# Existance of Fourier transform

 P: 12 1. The problem statement, all variables and given/known data The sufficient condition of the existence of the Fourier transform of a function is that the function is absolutely integrable. I have identified a function that is absolutely integrable, but not square-integrable $$f(t) = \frac{1}{\pi}\frac{1}{1+t^2}|t|^{\frac{-1}{2}}$$ see page 177 of Fourier and Laplace Transforms by Beerends et al. What is the fourier transform of this function? Could this be evaluated? 2. Relevant equations Since this function is not square-integrable, does it mean it has infinite energy and the Parseval's Theorem will not hold for it? 3. The attempt at a solution I attempted to use MATLAB symbolic toolbox to separately find the Fourier transform of the function $$g(t) = \frac{1}{\pi}\frac{1}{1+t^2}$$ and $$h(t)=|t|^{\frac{-1}{2}}$$, both of which exist but in a very complex form. I assume the Fourier transform of f(t) will be even more complex as Matlab failed to give an analytic form. The implication of this little experiment shows that there are functions whose Fourier transform exists, but do not have finite energy. Would appreciate if someone could confirm this with me. Thank you. kzhu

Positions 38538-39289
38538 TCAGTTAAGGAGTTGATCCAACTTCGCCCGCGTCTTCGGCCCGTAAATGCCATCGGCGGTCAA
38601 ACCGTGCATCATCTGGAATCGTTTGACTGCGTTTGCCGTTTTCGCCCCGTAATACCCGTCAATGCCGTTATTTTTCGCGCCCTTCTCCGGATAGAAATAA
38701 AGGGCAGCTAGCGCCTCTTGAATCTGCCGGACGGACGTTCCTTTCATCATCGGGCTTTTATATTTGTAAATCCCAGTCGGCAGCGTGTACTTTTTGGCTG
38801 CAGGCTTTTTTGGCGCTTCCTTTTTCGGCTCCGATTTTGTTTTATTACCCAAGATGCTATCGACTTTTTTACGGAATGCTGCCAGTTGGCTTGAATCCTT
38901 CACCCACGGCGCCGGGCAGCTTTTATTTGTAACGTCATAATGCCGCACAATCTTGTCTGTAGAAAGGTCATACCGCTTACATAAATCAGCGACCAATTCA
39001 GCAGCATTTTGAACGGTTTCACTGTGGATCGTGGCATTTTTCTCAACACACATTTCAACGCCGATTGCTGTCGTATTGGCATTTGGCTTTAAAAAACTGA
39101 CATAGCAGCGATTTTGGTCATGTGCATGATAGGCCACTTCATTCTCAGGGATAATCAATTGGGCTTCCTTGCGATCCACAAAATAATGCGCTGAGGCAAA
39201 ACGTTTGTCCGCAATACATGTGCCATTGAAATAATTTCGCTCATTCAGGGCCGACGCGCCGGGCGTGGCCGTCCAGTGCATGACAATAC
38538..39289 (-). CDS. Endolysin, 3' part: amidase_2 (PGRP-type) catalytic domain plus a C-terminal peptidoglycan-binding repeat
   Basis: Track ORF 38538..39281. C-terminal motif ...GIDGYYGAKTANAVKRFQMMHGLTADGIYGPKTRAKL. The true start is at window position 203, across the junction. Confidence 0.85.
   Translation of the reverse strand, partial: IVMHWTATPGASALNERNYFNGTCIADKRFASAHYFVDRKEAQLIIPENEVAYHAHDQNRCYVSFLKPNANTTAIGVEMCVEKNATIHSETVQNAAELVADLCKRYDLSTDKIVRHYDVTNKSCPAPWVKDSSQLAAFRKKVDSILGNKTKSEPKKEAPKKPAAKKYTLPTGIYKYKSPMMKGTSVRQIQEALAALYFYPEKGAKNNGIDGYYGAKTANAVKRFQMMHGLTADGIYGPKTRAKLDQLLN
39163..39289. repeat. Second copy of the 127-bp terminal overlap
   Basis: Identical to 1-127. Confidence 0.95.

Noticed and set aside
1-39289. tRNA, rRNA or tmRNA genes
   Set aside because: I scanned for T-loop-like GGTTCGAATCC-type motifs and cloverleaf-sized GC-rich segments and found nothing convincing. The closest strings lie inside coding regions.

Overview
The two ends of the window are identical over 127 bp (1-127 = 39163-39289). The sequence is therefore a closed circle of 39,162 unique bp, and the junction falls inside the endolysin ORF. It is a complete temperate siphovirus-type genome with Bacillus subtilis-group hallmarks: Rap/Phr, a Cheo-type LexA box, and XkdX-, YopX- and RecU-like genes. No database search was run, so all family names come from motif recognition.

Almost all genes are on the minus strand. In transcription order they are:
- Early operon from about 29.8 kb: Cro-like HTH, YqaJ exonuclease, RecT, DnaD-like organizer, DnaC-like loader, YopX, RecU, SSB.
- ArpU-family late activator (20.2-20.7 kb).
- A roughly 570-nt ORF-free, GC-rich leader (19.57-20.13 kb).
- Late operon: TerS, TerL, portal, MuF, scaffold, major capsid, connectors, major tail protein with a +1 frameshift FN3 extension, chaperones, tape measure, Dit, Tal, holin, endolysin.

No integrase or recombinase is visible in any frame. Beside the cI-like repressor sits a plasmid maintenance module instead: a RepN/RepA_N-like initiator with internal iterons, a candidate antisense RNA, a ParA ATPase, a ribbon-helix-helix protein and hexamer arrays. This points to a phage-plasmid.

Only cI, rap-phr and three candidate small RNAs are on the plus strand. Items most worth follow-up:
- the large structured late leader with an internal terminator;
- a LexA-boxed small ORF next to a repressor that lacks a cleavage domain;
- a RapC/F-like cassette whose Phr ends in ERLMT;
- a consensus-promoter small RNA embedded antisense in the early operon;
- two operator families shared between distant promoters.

P: 12 The definition of Fourier transform that I refer to is $$X(j\omega) = \int_{-\infty}^{+\infty}x(t) e^{-j\omega t}dt$$ and the inverse $$x(t)=\frac{1}{2\pi} \int_{-\infty}^{+\infty} X(j\omega)e^{j\omega t} d\omega$$ On a second thought, my question can read: Could someone provide a couple of functions that have fourier transforms by these definition but do not have finite energy? Thank you. kzhu